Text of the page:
India
insisting that Pakistan
Pakistan
had to withdraw first, and Pakistan
Pakistan
contending that there was no guarantee that India
India
would withdraw afterwards. No agreement could be reached between the two countries on the process of demilitarisation.

India
India
and Pakistan
Pakistan
fought two further wars in 1965 and 1971 . Following the latter war, the countries reached the Simla Agreement , agreeing on a Line of Control between their respective regions and committing to a peaceful resolution of the dispute through bilateral negotiations .

DEBATE OVER ACCESSION

The primary argument for the continuing debate over the ownership of Kashmir
Kashmir
is that India
India
did not hold the promised plebiscite. In fact, neither side has adhered to the UN resolution of 13 August 1948; while India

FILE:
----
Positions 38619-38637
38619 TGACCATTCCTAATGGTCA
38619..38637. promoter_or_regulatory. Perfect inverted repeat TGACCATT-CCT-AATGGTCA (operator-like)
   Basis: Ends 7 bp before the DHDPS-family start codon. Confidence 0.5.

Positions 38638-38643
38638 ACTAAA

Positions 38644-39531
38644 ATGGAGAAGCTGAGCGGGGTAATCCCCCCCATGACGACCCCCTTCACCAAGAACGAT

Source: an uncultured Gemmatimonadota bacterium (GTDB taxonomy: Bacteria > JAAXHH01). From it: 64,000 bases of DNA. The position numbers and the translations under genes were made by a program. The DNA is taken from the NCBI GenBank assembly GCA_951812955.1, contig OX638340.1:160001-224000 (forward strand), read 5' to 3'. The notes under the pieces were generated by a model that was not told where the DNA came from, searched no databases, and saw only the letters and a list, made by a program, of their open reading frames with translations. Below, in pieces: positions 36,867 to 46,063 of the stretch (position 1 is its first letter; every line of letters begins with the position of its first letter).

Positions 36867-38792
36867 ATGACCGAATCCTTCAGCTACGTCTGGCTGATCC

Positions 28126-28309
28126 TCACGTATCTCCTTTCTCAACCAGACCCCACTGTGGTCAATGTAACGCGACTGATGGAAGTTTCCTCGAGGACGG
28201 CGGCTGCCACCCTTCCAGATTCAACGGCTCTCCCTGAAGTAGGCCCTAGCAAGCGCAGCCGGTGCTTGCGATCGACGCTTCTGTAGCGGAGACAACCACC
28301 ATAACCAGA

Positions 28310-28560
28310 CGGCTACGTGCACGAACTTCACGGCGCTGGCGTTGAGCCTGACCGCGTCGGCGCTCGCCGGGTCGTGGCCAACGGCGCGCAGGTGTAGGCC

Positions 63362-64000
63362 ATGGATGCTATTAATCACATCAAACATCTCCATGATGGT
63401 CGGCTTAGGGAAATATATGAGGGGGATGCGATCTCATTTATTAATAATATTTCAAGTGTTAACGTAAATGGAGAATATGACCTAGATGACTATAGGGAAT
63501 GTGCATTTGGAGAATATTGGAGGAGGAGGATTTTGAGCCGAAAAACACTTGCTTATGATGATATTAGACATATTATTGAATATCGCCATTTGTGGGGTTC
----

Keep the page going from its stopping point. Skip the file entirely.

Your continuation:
India
chose not to hold the plebiscite, Pakistan
Pakistan
failed to withdraw its troops from Kashmir
Kashmir
as was required under the resolution.

India
India
gives the following reasons for not holding the plebiscite: "WE, THE PEOPLE OF THE STATE OF JAMMU AND KASHMIR,

having solemnly resolved, in pursuance of the ACCESSION OF THIS STATE TO INDIA which took place on the twenty sixth day of October, 1947, to further define the existing RELATIONSHIP OF THE STATE WITH THE UNION OF INDIA AS AN INTEGRAL PART THEREOF, and to secure to ourselves-

JUSTICE, social, economic and political;

LIBERTY of thought, expression, belief, faith and worship;

EQUALITY of status and of opportunity; and to promote among us all;

FRATERNITY assuring the dignity of the individual and the unity of the nation;